This conference is by teachers, for teachers. That means we need you to present. Yes, you! What can you share that you do in your classroom that others can learn from? Presentations can be anything from a strategy you use to how you organize your entire curriculum. Anything someone has ever asked you about is something worth sharing. And that thing that no one has asked about but you wish they would? That’s worth sharing too. Once you’ve decided on a topic, come up with a title and description and submit the form.If you have an idea for something short (between 5 and 15 minutes) to share, plan on doing a My Favorite. Those will be submitted at a later date.

The deadline for submitting your TMC Speaker Proposal is January 20, 2014. This is a firm deadline since we will reserve spots for all presenters before we begin to open registration on February 1, 2014.

Thank you for your interest!

Team TMC – Lisa Henry, Lead Organizer, Shelli Temple, Justin Aion, Mary Bourassa, Tina Cardone, James Cleveland, Cortni Kemlage, Jami Packer, Anthony Rossetti, and Glenn Waddell

 Posted by at 11:24 am  Tagged with:
Aug 012013
 

These are my initial thoughts. There will be more coming.

What can I say, just as last year, it was awesome. This year it was awesomer! (Yes, that is a word, I just used it, so it works.)

Last year I was cowed and nervous. I was a “new” teacher in a group of amazing teachers who contributed and offered so much to the Math Teaching Community that I felt I had little to share or offer. I was kind of new to the community and I was uncertain about my ability to contribute something of value to the more experienced teachers. By the time I left, I realized that EVERYONE has something to offer EVERYONE else. Teaching is a craft that takes time and energy to develop, and what makes the best teachers is they have questions and weaknesses, and they are constantly trying to improve.

Flash forward to Philadelphia this year and I am more confident in my pedagogical knowledge AND less confident I am a great teacher. I have been working with and talking with this group of individuals on twitter and my blog, but I have been struggling with pushing my learners to the highest levels of rigor.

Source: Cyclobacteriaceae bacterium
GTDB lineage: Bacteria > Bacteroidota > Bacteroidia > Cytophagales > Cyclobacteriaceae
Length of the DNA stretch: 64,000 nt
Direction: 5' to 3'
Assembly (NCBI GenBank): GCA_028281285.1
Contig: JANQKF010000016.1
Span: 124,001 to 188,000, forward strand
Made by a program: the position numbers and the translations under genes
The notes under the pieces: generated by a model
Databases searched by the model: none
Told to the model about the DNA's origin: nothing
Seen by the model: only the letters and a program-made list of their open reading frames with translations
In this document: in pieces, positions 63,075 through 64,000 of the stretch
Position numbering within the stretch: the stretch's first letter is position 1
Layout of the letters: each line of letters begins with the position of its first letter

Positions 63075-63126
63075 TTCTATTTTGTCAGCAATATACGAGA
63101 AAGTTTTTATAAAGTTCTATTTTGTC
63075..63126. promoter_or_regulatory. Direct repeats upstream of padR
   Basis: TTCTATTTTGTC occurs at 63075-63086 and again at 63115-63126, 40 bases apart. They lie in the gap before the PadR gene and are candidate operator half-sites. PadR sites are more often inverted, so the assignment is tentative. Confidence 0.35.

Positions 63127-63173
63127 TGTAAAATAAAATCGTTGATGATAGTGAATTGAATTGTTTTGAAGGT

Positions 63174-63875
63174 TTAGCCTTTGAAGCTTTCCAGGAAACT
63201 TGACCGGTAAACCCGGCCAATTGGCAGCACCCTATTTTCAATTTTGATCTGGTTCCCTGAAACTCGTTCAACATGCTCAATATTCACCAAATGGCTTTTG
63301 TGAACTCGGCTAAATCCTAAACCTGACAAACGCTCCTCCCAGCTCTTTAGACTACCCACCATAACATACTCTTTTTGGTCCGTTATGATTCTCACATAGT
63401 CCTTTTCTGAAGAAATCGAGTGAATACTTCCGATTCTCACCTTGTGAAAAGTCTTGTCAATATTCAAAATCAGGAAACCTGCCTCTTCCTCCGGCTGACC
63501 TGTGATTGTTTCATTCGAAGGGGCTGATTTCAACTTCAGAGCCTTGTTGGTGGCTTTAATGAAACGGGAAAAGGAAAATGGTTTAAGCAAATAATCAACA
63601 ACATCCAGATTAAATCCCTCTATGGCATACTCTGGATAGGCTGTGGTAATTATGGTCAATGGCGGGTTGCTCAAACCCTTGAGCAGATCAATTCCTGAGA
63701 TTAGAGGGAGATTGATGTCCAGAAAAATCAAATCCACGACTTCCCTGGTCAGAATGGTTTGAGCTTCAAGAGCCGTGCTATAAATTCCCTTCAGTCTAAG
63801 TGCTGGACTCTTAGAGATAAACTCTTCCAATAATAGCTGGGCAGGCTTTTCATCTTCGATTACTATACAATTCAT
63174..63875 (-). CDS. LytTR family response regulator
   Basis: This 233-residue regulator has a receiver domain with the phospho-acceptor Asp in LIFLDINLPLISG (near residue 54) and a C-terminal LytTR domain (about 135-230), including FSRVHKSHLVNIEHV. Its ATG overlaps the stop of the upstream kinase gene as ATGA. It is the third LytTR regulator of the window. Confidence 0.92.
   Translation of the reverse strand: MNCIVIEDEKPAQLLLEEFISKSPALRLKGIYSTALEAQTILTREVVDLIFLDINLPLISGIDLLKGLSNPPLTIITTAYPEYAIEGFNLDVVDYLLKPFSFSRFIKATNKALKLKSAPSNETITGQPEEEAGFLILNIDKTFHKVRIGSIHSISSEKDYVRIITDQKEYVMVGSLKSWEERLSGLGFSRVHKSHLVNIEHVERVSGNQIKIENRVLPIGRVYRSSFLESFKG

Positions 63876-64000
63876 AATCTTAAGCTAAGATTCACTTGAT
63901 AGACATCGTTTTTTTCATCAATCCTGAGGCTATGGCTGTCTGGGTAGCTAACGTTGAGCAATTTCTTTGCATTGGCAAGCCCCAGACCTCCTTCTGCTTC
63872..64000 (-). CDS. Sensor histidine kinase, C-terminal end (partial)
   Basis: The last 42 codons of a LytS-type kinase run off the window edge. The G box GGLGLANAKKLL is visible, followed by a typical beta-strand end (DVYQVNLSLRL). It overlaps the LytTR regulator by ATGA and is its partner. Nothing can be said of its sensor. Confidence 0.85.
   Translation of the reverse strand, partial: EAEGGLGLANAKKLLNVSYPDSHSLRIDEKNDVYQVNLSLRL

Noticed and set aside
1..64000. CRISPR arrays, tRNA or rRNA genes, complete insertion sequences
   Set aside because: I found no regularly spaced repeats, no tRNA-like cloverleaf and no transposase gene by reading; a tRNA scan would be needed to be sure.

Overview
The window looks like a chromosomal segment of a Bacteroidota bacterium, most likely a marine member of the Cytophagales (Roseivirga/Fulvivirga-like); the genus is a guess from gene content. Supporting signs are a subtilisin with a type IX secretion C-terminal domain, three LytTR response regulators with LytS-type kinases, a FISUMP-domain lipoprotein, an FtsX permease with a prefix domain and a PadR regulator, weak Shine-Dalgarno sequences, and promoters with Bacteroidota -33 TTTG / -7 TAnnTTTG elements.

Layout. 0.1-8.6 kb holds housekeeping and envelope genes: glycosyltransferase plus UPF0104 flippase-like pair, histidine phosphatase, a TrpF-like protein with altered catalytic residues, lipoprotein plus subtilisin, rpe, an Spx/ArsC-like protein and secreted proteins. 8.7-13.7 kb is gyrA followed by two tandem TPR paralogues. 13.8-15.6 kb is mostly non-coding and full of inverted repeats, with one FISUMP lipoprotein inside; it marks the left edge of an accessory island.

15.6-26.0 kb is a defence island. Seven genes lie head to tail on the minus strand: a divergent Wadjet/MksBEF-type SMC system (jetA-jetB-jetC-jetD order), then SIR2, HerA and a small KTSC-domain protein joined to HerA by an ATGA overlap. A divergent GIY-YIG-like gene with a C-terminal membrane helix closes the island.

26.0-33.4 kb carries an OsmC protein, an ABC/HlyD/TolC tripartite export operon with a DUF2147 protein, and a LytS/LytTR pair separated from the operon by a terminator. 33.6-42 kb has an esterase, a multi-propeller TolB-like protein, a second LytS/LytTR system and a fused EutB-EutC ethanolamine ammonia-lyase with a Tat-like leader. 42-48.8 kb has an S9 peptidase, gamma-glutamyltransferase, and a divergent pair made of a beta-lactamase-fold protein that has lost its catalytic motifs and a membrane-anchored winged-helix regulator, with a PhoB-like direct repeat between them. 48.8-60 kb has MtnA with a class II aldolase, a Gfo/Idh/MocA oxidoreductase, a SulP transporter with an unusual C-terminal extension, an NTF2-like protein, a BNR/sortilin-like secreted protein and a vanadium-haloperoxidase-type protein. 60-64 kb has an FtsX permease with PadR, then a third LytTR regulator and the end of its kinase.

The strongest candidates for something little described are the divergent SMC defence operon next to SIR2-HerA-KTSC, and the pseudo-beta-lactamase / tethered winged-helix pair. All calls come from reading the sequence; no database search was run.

Bottom line; I am exactly like everyone of this group of collectively amazing teachers who all struggle and suck at teaching at times (although maybe I suck just a little bit more than some of them). And I feel comfortable sharing that with this group.

The first thing that makes TwitterMathCamp different than NCTM or the AP Institutes is the social element. We know each other and have been working with each other all year. We are a group of friends that have met ONCE in person if we are lucky, otherwise we have never met. This creates a trust and that carries over into the sessions. Furthermore, there are social events planned that most people attend. As I was walking home from the Trivia Night event, one of the attendees who is also a college professor said that, “The most productive time at a major conference is the time spent in the bars afterwards getting to know people.” Why? Because that is where RELATIONSHIPS are built.

Yup. That about sums it up. Except at TMC, that level of socialization occurs all day long.

Many fellow tweeps said that this conference is special to them. My contribution to this discussion is that at this conference, the #backchannel that occurs at NCTM occurs equal with the content of the presentation. Only at this conference is the importance of the sharing, retweeting and communication just as important as what is occurring in the presentation.

Someone holds up a book as a great example of content, and someone in the audience finds the book on amazon and tweets out a link. The presenter says something important, and half the audience tweets out the statement, and 10 other people comment and build on the idea. All this while a conversation is going on around the topic being presented in the room.

Notice I have not yet mentioned any content we discussed? I have a notebook full of it, but the passion for math and relationship building is what I wanted to discuss first. This is what good teaching is all about, and if I can build ¼ of that that level of relationship with my learners, I have done a great thing.